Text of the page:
In what is becoming a familiar theme in his third state of the nation address (Sona) since becoming head of state only 16 months ago, President Cyril Ramaphosa spelt out the problems the country is facing but didn’t go into too much detail on how to fix them.
Ramaphosa, for instance, said the economy was struggling, and this was in part a result of power utility, Eskom instituting rolling blackouts earlier this year. While he said the government would “allocate a significant portion” of the R230 billion Eskom needs over the next 10 years, he did not flesh out how this money would be spent.
He said details on how the utility will be turned around, including who its new CEO will be, will be made by Minister of Finance, Tito Mboweni in due course.
The theme of acknowledging a problem but being short on the specifics on fixing it is a recurring one, also seen in the lack of solutions for corruption and poor governance in the country’s state-owned enterprises (SOE), resulting in at least R178 billion being spent irregularly.
The president also said the creation of the Presidential SOE Council would “address problems of poor governance, inefficiency and financial sustainability”, but did not say what exact steps would be taken to prevent the “corruption, patronage, rent-seeking and plundering of public money”.
Ramaphosa did say he expects the Special Investigating Unit (SIU) Tribunal, which was set up earlier this year, to fast-track civil claims arising from its investigations, which are currently estimated to be around R14.7 billion.
He was, however, conspicuously silent on whether the South African Broadcasting Corporation (SABC) and South African Airways (SAA) would be receiving the billions of rands they have been asking for.
Although Ramaphosa didn’t mention their funding, he did hint that there was not enough money to go around.
“It is time to make choices. Some of these choices may be difficult and some may not please everyone.”
Another issue put on the back burner was land reform. He said the report of the Presidential Advisory Panel on Land Reform and Agriculture had been finalised and will be presented to the cabinet.
Although the panel’s recommendations will “inform the finalisation of a comprehensive, far-reaching and transformative land reform programme”, he gave no timeframe for when this will be completed or even when cabinet will get sight of the report.
On growing the economy, he said implementing the National Development Plan (NDP) would be to government’s efforts but even here, its goals have been pared back. He said the goal was to create 2 million jobs by 2030, but this is sharply down from the 11 million first mooted when the NDP came into being in 2012.
He also said the private sector has committed to invest R840 billion in 43 projects over 19 sectors while creating 155 000 jobs in the next five years.
This commitment, however, has yet to be seen in the economy. According to Statistics South Africa, gross fixed capital formation, a measure of the private sector’s willingness to make long-term investments dropped 4.5% for the first quarter of the year, its fifth consecutive decline.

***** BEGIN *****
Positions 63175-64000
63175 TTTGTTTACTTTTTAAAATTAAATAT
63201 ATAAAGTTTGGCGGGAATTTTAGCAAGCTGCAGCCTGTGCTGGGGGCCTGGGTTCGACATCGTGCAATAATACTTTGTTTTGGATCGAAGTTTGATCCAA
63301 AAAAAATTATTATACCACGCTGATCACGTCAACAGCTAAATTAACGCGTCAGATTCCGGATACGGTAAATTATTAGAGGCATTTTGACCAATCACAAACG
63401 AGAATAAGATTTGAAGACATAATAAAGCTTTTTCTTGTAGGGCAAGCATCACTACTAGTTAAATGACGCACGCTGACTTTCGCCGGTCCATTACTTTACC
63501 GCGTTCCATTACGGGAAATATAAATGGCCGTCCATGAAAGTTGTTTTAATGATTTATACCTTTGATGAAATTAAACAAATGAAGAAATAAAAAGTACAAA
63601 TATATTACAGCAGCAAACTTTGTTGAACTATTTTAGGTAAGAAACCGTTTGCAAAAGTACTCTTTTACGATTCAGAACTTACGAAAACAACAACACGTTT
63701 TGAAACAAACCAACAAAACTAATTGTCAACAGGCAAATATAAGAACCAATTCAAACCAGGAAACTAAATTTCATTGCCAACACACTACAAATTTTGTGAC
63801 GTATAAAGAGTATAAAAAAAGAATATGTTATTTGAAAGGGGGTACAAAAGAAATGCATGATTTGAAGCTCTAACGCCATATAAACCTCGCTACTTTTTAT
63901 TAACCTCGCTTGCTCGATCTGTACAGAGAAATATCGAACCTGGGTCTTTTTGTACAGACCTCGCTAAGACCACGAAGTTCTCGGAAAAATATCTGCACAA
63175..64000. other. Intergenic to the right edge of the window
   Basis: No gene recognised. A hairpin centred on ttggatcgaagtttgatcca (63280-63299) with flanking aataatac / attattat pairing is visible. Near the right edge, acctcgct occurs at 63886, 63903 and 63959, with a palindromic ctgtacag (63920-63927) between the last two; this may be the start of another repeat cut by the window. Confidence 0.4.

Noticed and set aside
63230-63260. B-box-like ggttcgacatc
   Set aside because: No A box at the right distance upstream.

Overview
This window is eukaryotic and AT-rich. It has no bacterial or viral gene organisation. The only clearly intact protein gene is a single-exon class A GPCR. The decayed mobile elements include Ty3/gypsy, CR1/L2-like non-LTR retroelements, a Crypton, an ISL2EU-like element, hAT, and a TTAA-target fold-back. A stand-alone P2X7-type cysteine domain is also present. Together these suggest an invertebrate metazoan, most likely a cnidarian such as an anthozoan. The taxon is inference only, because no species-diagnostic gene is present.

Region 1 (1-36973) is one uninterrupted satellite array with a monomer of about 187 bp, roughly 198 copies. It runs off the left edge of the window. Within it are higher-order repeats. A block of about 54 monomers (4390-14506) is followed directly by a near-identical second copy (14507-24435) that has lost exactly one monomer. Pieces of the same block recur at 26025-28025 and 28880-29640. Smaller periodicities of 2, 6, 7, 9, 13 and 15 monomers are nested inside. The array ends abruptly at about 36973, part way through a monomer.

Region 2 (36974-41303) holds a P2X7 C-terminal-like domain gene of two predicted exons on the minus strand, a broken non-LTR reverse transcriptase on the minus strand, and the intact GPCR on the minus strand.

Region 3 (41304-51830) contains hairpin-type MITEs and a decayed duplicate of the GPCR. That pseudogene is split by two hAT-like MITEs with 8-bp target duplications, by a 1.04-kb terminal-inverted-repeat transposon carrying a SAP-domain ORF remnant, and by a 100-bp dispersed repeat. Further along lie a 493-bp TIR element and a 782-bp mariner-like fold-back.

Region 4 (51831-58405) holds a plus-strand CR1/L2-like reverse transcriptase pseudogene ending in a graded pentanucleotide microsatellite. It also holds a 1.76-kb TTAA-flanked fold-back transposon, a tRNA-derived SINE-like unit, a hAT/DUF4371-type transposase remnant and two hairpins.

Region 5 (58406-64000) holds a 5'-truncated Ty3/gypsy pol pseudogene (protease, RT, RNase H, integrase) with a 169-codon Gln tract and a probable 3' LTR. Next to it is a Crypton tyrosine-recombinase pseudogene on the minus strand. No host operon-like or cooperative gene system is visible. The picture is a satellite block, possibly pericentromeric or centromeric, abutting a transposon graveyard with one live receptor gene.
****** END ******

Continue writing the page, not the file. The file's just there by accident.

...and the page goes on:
To the president’s credit, he did commit the government to easing the burden of doing business in SA. He said that companies should not need to wait more than six months for a permit or licence, and new companies should be registered within a day.
“We will continue to reduce the cost of doing business by reducing port export tariffs, pursuing the lowest cost electricity generation options, and making rail transport more competitive and efficient.”
Ramaphosa also said the government would priorities sectors of the economy that had “the greatest potential for growth”.
“Drawing on our successes in the automotive sector, we will implement master plans developed with business and labour in industries like clothing and textiles, gas, chemicals and plastics, renewables, and steel and metals fabrication sectors.”
Some of the sectors he mentioned have had long-standing support programmes. Local clothing retailer, TFG, for example, got a R75 million grant to expand its two factories in the Western Cape in 2015.
Ramaphosa also recommitted the government to expanding the role of spatial interventions like special economic zones – something he said in his previous Sona.
He, however, added that aside from these zones, the state would also be looking to revive “local industrial parks, business centres, digital hubs and township and village enterprises, we will bring economic development to local areas”.
In supporting these business support ventures, the hope is they would boost small and medium-size enterprises.
The struggling construction sector is also set to get a boost with R100 billion set aside to seed government’s Infrastructure Fund.
The goal was to have the fund managed by the Development Bank of Southern Africa, bring in private investors, such as pension funds, and have the newly-configured Department of Public Works and Infrastructure playing an oversight role.
The one issue he was clear on, was the independence of the South African Reserve Bank, this is despite pressure from within his own party that it should fall under government control. “Today we reaffirm this constitutional mandate, which the Reserve Bank must pursue independently, without fear, favour or prejudice.”
The president ended his speech with a call to create a “new, smart city founded on the technologies of the 4th Industrial Revolution”.
He gave no timeline for its creation, where it would be or how it would be funded.